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PDP demands cancellation of Puerto Rico status referendum

By on May 5, 2017

SAN JUAN – The Popular Democratic Party (PDP) requested that Gov. Ricardo Rosselló immediately cancel de June 11 political-status referendum, due to Puerto Rico’s deepening fiscal crisis.

On Friday, PDP Elections Commissioner Miguel Ríos also called for the president of the State Elections Commission (CEE by its Spanish initials), Liza García, to stop the plebiscite’s advertising campaign, which he claims would cost the commission more than $2 million.

“This week, the governor [sought] Title III of the Promesa law due to the government’s fiscal situation. However, the NPP [New Progressive Party] is bent on spending $5 million from public funds in a process that doesn’t make any sense,” Ríos said, stressing that there is no justification to continue with the referendum.

As for the funds allocated to the vote’s ad campaign, Ríos said that “in light of our fiscal situation, the last thing we need is to spend millions of dollars in an unnecessary electoral event that doesn’t help Puerto Ricans at all.”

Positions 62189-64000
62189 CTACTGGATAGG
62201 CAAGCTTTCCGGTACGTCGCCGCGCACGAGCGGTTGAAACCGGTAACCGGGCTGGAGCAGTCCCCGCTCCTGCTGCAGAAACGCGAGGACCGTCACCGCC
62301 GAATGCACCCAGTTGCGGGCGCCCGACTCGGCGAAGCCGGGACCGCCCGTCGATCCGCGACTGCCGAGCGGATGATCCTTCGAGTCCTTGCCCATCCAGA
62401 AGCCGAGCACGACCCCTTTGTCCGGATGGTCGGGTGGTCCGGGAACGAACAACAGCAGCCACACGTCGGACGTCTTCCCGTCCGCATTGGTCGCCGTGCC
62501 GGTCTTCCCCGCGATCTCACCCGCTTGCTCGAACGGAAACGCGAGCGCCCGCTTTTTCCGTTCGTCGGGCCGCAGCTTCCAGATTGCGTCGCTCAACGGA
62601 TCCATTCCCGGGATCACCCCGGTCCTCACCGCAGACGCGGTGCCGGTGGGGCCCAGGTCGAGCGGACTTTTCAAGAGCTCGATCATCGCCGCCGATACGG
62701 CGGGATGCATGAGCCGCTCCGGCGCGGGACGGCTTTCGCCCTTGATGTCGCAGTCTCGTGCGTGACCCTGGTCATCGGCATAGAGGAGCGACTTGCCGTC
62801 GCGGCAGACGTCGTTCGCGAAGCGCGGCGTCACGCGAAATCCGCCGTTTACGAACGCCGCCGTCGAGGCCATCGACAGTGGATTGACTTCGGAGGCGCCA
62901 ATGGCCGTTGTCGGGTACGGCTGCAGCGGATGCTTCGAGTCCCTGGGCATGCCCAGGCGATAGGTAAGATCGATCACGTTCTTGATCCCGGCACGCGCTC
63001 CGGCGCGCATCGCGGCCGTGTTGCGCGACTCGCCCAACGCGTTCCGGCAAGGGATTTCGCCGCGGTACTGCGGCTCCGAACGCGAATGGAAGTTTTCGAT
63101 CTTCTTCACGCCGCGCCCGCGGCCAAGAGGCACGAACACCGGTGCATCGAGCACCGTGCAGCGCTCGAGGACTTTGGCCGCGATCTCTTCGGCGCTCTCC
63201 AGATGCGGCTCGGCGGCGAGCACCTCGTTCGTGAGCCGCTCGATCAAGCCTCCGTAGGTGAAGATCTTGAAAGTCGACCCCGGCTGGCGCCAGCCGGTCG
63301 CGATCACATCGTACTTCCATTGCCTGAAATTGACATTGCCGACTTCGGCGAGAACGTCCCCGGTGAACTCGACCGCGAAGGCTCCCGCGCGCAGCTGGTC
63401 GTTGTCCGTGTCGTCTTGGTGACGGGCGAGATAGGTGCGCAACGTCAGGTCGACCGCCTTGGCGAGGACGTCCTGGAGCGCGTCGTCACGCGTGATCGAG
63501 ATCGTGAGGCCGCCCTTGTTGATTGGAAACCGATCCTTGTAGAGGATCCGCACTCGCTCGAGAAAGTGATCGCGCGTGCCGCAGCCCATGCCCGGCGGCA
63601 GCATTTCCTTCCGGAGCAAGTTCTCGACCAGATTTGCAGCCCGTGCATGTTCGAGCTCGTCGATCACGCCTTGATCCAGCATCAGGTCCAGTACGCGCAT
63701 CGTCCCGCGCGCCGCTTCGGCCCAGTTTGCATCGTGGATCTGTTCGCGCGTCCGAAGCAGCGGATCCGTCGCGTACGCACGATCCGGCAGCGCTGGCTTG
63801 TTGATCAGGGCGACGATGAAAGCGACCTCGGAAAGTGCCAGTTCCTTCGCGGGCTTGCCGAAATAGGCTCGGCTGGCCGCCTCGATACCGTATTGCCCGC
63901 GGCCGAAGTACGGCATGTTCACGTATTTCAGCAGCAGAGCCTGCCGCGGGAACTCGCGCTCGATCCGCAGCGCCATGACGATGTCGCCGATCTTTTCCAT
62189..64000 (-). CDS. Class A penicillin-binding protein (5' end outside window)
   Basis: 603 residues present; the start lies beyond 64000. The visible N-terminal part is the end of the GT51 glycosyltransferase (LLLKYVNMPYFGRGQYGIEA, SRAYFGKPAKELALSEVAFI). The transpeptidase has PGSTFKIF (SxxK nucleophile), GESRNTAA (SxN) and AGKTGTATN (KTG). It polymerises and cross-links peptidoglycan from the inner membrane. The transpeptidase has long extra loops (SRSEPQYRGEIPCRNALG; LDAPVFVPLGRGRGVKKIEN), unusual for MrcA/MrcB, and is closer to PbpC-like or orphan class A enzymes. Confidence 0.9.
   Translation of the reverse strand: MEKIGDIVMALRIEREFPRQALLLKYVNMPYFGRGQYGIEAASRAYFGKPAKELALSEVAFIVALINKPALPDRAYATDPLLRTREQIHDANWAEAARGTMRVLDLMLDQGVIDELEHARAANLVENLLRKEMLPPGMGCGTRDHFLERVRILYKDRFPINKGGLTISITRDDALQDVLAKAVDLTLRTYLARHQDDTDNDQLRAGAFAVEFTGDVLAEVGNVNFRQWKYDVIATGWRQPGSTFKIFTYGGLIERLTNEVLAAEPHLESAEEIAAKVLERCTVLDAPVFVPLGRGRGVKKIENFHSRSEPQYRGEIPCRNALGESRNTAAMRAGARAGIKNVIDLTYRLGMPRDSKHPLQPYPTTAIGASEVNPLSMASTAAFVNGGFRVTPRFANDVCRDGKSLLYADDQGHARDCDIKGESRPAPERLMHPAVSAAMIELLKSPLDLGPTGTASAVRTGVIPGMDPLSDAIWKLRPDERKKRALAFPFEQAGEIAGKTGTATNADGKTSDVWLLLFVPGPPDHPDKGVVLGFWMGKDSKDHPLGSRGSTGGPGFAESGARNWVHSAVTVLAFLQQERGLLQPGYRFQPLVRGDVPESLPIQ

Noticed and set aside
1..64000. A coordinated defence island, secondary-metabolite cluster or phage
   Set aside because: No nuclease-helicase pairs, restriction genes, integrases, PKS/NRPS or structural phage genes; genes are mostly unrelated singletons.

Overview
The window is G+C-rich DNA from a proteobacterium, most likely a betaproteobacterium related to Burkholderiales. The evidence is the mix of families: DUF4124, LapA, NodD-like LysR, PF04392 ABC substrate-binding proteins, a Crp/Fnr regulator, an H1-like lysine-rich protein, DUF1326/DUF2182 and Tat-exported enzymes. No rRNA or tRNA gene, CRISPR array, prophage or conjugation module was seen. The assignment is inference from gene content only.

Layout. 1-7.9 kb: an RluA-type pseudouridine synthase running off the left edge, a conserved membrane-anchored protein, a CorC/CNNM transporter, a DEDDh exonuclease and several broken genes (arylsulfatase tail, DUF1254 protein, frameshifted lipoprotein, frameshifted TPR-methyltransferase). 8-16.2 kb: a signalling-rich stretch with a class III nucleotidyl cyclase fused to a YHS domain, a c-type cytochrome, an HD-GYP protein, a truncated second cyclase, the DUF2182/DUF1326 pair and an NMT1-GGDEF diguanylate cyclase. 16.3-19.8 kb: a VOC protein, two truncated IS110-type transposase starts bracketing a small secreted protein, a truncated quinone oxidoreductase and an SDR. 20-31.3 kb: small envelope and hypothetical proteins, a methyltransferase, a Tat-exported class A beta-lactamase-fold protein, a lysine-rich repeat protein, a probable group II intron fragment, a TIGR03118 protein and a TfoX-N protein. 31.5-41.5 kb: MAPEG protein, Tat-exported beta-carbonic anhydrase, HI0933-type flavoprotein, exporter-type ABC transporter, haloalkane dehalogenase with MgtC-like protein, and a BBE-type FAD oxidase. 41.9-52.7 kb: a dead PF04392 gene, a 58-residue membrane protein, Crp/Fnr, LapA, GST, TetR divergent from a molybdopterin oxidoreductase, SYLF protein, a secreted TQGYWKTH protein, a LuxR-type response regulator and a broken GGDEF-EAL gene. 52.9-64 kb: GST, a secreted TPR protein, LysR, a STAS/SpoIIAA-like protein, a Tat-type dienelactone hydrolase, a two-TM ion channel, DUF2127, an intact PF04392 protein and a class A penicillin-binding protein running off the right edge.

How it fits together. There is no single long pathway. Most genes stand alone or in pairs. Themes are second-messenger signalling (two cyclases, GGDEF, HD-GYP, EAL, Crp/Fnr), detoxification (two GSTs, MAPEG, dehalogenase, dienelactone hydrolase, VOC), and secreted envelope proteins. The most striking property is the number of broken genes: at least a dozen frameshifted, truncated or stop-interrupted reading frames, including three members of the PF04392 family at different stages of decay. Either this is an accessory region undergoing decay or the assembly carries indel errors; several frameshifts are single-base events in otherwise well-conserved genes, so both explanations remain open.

He recalled that ever since the plebiscite was announced, his party “warned that the process was exclusionary and unconstitutional, that it should be canceled.”

Ríos said that besides the island’s bankruptcy, the U.S. Justice Department and Republican senators’ concerns about the plebiscite are other reasons for suspending the vote.

The referendum’s cost is estimated at about $7.5 million, but the CEE president warned the U.S. Justice Department and Puerto Rico Secretary of State Luis Rivera Marín that the total cost could reach $8.5 million.

García told Caribbean Business that the CEE officially ended the registration period for voting in the referendum with 2.4 million eligible voters.

The only party that supports the referendum is the NPP, which promotes statehood for Puerto Rico.

The different parties and groups that advocate free association and independence decided to boycott the vote after the administration added the commonwealth as a status option on the ballot, as requested by the U.S. Justice Department, following intense lobbying from PDP officials, who consistently challenged its legality after being excluded from the process.

The Popular Democratic Party had decided from the outset to boycott the process, alleging it favored statehood because it excluded the commonwealth status option.

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